Credit rating agencies face centralised EU supervision
EUROPE - The incoming European Securities and Markets Authority (ESMA) will take control of the registration and supervision of credit rating agencies, the European Commission has confirmed.
Recently adopted regulations on rating agencies, due to come into force in December 2010, will see the Committee of European Securities Regulators (CESR) coordinate a supervisory model based on cooperating national authorities.
But this will now be superseded by a more "centralised system" coordinated by ESMA, expected to be introduced in early 2011. The existing regulations were negotiated before ESMA was developed, although they were intended as a "preliminary solution" until a more consolidated framework could be devised.
Under the new rules ESMA will be responsible for both the registration and day-to-day supervision of the rating agencies, and it will have a set of supervisory powers, such as requesting relevant information, hearing of persons, examining records and conducting on-site inspections.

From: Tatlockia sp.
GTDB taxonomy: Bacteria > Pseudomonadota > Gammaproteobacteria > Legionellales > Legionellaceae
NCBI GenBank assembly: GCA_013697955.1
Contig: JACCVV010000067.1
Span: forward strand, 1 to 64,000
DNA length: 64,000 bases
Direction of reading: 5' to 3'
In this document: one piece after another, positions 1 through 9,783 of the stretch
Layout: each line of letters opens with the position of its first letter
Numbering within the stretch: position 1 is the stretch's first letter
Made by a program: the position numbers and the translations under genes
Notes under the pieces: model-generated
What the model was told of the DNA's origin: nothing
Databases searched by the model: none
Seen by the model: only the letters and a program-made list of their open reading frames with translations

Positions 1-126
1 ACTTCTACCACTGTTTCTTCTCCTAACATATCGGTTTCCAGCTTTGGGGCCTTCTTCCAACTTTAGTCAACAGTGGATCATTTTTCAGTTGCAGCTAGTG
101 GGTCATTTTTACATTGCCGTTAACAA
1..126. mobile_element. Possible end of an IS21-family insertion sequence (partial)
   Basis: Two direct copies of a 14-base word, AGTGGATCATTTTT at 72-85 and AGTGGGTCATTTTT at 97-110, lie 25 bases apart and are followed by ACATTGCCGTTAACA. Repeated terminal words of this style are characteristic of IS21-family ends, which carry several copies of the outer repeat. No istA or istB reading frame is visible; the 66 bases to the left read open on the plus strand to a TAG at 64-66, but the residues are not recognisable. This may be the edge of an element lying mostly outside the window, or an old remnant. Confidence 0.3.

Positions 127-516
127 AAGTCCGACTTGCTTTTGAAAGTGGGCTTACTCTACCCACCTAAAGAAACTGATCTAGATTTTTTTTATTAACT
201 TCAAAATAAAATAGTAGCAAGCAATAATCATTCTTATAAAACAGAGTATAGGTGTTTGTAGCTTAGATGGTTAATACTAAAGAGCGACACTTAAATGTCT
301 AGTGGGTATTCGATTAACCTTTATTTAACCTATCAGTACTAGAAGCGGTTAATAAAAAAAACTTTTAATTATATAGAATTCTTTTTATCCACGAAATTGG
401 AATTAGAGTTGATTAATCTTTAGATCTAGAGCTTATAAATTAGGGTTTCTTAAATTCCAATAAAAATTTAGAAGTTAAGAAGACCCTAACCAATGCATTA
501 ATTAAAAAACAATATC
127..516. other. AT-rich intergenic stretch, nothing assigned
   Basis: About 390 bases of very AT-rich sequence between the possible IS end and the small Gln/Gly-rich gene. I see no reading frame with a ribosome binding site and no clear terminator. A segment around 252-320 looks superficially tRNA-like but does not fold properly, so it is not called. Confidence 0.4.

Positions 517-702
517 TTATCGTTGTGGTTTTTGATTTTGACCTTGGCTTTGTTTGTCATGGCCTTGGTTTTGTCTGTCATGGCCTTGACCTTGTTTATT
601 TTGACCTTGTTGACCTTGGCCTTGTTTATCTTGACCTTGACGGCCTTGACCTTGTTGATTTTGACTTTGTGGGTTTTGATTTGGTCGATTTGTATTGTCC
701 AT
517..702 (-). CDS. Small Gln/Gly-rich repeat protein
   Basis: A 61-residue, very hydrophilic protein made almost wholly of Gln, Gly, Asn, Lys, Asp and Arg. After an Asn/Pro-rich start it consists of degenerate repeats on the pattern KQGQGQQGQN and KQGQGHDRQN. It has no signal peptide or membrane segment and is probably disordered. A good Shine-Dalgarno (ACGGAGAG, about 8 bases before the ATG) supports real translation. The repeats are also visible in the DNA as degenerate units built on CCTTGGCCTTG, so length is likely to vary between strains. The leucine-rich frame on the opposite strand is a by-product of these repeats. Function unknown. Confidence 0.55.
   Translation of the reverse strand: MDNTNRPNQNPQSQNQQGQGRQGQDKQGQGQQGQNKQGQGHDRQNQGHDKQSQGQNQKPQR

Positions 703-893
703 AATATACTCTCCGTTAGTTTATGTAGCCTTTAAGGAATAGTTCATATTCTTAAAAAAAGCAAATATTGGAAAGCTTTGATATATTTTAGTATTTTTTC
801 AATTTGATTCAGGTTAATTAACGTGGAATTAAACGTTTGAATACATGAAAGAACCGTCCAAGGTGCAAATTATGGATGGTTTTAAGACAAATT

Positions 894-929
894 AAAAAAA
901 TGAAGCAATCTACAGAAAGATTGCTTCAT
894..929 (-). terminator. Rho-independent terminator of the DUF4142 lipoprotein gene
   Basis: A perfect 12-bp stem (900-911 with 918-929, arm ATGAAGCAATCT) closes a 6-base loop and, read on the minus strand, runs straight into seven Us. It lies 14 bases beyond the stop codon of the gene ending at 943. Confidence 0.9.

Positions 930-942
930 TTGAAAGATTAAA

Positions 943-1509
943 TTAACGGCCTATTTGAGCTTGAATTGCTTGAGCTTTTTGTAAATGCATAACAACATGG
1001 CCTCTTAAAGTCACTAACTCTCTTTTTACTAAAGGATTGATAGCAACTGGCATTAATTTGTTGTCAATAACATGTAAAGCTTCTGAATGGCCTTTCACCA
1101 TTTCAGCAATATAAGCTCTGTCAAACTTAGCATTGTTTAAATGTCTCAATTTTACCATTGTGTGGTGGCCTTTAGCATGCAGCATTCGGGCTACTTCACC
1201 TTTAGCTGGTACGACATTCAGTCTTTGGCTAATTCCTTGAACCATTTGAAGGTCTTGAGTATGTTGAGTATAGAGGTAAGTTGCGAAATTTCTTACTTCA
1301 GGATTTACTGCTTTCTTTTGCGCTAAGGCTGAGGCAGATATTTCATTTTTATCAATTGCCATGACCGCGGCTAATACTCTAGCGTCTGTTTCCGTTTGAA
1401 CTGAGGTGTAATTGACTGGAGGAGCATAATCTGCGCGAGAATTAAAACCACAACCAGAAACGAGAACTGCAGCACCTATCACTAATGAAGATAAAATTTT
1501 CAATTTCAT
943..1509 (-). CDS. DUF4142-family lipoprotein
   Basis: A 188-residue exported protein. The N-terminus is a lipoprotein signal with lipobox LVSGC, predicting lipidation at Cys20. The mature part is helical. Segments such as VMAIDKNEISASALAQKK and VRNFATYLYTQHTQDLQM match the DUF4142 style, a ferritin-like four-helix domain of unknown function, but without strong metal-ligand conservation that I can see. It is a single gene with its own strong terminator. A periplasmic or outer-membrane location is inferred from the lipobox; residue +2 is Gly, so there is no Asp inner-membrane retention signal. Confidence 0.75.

ESMA will also be allowed to take "appropriate supervisory measures" if it discovers a breach of regulations, which could include issuing public notices, temporary prohibition from issuing credit ratings, and the withdrawal of registrations. It will also be able to request that the Commission imposes a fine on rating agencies "intentionally or negligently" breaching the rules.
The Commission noted supervision at a European, rather than a national, level makes sense as credit rating agencies are global businesses and not tied to single, fixed locations. But it admitted ESMA "will have the possibility to delegate powers back to national supervisors where it considers it useful".
Although the Commission claimed the amendments would simplify supervision of these organisations through the establishment of one centralised supervisory authority, it admitted the regulations did not deal with important issues, such as whether European and national legislation relies too heavily on credit ratings, and how to create more competition in the market.
It stated: "All these issues are important, and the Commission is looking at them closely - with all relevant stakeholders - and will come forward with further proposals in due course".
Michel Barnier, internal market and services commissioner, added: "The changes to rules on credit rating agencies will mean better supervision and increased transparency in this crucial sector. But they are only a first step. We are looking at this market in more detail."